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Single Top Quarks Observed


Research Team Co-Led by UCR Physicist Observes Production of Single Top Quarks, Fundamental Constituents of Matter

Top quark provides clues to solving long-standing mysteries about the universe

(March 9, 2009)

Ann Heinson is a research physicist in UCR's Department of Physics and Astronomy.  Photo credit: J. Ellison, UC Riverside.Enlarge

Ann Heinson is a research physicist in UCR's Department of Physics and Astronomy. Photo credit: J. Ellison, UC Riverside.

RIVERSIDE, Calif. – A group of 28 scientists at the U.S. Department of Energy’s Fermi National Accelerator Laboratory, co-led by UC Riverside’s Ann Heinson, has made the first observation of the production of single top quarks – an observation that resulted from proton-antiproton collisions measured by the DZero detector in Fermilab’s Tevatron, the world’s highest-energy particle collider.

Previously, top quarks had only been observed when produced by the strong interaction between tiny elementary particles. That process leads to the production of pairs of top quarks. The production of single top quarks, which involves the weak nuclear force and is harder to identify experimentally, has now been observed, almost 14 years to the day of the top quark discovery in 1995.

Searching for single-top production is a time-consuming business. Only one in every 20 billion proton-antiproton collisions produces a single top quark. Moreover, the signal of these rare occurrences is easily mimicked by other “background” processes that occur at much higher rates.

The heaviest known elementary particle, the top quark is nearly 200 times heavier than a proton in an atom’s nucleus. Point-like, it has no size. It has the same mass as a gold atom and is one of the fundamental building blocks of nature.

Understood as an ingredient of the particle soup just after the Big Bang, today the top quark does not occur naturally but must be created experimentally in a high-energy particle accelerator, such as the Tevatron, that can recreate the conditions of the early universe.

“Two years ago, we found the first evidence for single-top-quark production, but now we have more than doubled the dataset and improved our selection and analysis techniques,” said Heinson, a research physicist in the Department of Physics and Astronomy and a fellow of the American Physical Society. “The probability for the background to fake the signal is one in four million. We can confidently claim, therefore, that this is the first observation of single-top-quark production.”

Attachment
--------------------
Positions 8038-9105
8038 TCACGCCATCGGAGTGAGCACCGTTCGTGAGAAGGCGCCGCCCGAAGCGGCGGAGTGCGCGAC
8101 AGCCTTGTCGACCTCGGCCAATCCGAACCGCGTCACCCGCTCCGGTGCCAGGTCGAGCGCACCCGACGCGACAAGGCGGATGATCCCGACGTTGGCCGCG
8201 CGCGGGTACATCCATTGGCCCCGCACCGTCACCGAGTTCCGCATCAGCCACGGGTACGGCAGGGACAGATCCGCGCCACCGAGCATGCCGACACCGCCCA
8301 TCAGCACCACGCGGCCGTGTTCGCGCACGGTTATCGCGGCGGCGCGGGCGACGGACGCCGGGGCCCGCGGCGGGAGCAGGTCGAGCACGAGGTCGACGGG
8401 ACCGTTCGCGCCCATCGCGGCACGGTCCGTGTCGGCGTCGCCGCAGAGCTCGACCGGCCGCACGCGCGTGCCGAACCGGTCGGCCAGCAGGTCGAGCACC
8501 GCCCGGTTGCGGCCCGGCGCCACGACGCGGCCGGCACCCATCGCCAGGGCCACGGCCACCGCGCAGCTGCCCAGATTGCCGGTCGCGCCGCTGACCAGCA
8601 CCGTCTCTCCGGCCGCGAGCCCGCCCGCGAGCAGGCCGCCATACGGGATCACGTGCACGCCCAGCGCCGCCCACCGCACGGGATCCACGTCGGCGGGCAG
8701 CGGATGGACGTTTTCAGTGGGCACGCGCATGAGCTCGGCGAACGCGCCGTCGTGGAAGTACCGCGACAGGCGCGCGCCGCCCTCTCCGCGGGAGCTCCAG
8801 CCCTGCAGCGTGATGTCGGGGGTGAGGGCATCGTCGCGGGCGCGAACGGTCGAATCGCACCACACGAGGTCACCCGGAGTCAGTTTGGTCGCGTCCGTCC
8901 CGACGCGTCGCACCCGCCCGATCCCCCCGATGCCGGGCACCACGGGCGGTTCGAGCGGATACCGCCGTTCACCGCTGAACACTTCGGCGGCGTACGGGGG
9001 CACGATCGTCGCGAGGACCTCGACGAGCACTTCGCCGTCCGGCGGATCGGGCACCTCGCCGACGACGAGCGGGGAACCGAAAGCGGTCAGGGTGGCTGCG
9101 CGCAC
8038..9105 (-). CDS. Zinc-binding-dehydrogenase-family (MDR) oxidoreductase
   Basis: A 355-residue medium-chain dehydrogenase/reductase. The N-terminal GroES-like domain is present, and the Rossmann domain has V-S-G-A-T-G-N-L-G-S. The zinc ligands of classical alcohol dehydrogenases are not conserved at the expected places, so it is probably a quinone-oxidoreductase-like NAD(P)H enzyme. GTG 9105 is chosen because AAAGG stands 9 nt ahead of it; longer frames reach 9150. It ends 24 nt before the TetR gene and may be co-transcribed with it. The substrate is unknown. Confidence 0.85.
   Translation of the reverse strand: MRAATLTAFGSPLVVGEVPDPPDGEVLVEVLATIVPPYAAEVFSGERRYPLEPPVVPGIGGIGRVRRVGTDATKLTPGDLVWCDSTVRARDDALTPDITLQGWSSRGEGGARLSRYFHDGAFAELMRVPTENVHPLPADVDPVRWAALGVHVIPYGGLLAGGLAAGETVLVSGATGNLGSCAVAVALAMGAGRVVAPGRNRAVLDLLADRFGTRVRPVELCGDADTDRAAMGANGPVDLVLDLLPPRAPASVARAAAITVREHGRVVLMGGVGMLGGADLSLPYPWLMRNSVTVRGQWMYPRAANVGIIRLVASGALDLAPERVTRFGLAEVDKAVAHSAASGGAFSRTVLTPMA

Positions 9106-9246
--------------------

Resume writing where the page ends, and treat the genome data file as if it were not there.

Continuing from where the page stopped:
To make the single-top discovery, Heinson’s team of researchers, who are all members of the “DZero collaboration,” spent two years combing through the results of proton-antiproton collisions recorded by the DZero experiment. The DZero collaboration is an international team of nearly 500 scientists studying the top quark in particle collisions.

Heinson’s team identified several thousand collision events that looked the way single top events are expected to appear. Using sophisticated statistical analysis and detailed background modeling, the team showed that a few hundred collision events produced the real thing.

The DZero collaboration submitted its results to Physical Review Letters on March 4.

“We plan to use these collision events to measure several parameters of the Standard Model and to open a window onto many different processes that could exist beyond the Standard Model,” Heinson said.

High-energy physics focuses on what makes up the world, and what holds it together. Its Standard Model is a comprehensive theory that explains the interactions between all fundamental elementary particles. The top quark is the Standard Model’s heaviest particle.

Having more precise information about the top quark gives scientists clues in their search for another missing puzzle piece, the Higgs boson, nicknamed “the God particle,” which many physicists believe will solve long-standing mysteries about the universe.

“We would not be able to claim evidence for Higgs production in the future if we did not first observe single top quark production,” Heinson explained. “The top quark is easier to find, and it forms part of the background to Higgs signals. Now, with a large sample of single top quark events in hand, we will be able to use the events to probe many aspects of the Standard Model.”

The 28-member research team co-led by Heinson includes UCR’s Liang Li, a postdoctoral researcher, and Mark Padilla, a graduate student.

Major funding for the study was provided by the U.S. Department of Energy.

The University of California, Riverside (www.ucr.edu) is a doctoral research university, a living laboratory for groundbreaking exploration of issues critical to Inland Southern California, the state and communities around the world. Reflecting California's diverse culture, UCR's enrollment has exceeded 21,000 students. The campus opened a medical school in 2013 and has reached the heart of the Coachella Valley by way of the UCR Palm Desert Center. The campus has an annual statewide economic impact of more than $1 billion.

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